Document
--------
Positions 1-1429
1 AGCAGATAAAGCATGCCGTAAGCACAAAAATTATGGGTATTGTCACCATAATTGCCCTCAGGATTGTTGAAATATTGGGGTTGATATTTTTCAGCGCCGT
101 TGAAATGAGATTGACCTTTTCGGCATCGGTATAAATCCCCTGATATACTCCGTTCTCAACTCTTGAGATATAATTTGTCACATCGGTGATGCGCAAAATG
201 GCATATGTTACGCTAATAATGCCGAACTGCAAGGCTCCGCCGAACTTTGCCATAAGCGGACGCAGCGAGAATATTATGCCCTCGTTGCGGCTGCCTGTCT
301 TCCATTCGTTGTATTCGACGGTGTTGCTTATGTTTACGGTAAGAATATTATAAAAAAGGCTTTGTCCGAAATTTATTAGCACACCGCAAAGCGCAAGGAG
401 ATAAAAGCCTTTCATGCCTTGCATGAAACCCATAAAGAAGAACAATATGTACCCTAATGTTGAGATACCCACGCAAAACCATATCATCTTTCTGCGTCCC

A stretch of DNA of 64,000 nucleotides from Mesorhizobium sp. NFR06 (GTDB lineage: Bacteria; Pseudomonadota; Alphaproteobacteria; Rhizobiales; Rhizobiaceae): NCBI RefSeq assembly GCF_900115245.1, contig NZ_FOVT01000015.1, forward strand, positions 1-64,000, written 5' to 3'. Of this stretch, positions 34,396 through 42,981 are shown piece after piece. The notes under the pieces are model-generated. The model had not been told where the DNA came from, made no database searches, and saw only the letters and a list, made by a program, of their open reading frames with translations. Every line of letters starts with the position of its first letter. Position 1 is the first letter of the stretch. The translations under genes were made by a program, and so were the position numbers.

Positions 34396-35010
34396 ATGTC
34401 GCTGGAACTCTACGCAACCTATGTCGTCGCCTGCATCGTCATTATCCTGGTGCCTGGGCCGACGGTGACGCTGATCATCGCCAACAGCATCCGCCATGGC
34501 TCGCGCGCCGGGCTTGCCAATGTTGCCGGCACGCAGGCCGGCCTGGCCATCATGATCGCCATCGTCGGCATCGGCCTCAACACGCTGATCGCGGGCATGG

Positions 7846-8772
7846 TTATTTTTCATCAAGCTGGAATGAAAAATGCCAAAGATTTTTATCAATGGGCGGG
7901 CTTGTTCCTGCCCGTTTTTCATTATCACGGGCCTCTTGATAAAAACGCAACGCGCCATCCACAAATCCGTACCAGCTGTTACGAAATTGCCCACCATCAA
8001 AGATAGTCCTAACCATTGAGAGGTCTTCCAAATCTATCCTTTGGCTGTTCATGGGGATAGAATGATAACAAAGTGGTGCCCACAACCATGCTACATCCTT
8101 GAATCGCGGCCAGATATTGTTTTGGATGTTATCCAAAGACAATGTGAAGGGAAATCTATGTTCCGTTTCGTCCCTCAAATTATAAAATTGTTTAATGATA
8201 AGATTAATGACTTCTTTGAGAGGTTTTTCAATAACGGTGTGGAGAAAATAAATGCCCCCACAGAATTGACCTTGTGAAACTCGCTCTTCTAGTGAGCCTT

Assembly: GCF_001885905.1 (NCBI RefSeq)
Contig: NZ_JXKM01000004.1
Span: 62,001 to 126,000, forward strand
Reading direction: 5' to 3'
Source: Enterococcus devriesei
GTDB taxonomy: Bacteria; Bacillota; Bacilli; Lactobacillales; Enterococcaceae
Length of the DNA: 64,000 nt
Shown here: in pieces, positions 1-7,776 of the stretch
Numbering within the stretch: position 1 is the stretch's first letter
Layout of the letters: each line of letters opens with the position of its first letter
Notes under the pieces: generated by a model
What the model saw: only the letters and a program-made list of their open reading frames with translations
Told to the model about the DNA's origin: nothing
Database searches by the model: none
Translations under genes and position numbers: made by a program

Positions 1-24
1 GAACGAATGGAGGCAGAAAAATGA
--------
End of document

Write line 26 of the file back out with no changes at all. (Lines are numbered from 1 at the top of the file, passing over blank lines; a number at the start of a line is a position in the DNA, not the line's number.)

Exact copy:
Numbering within the stretch: position 1 is the stretch's first letter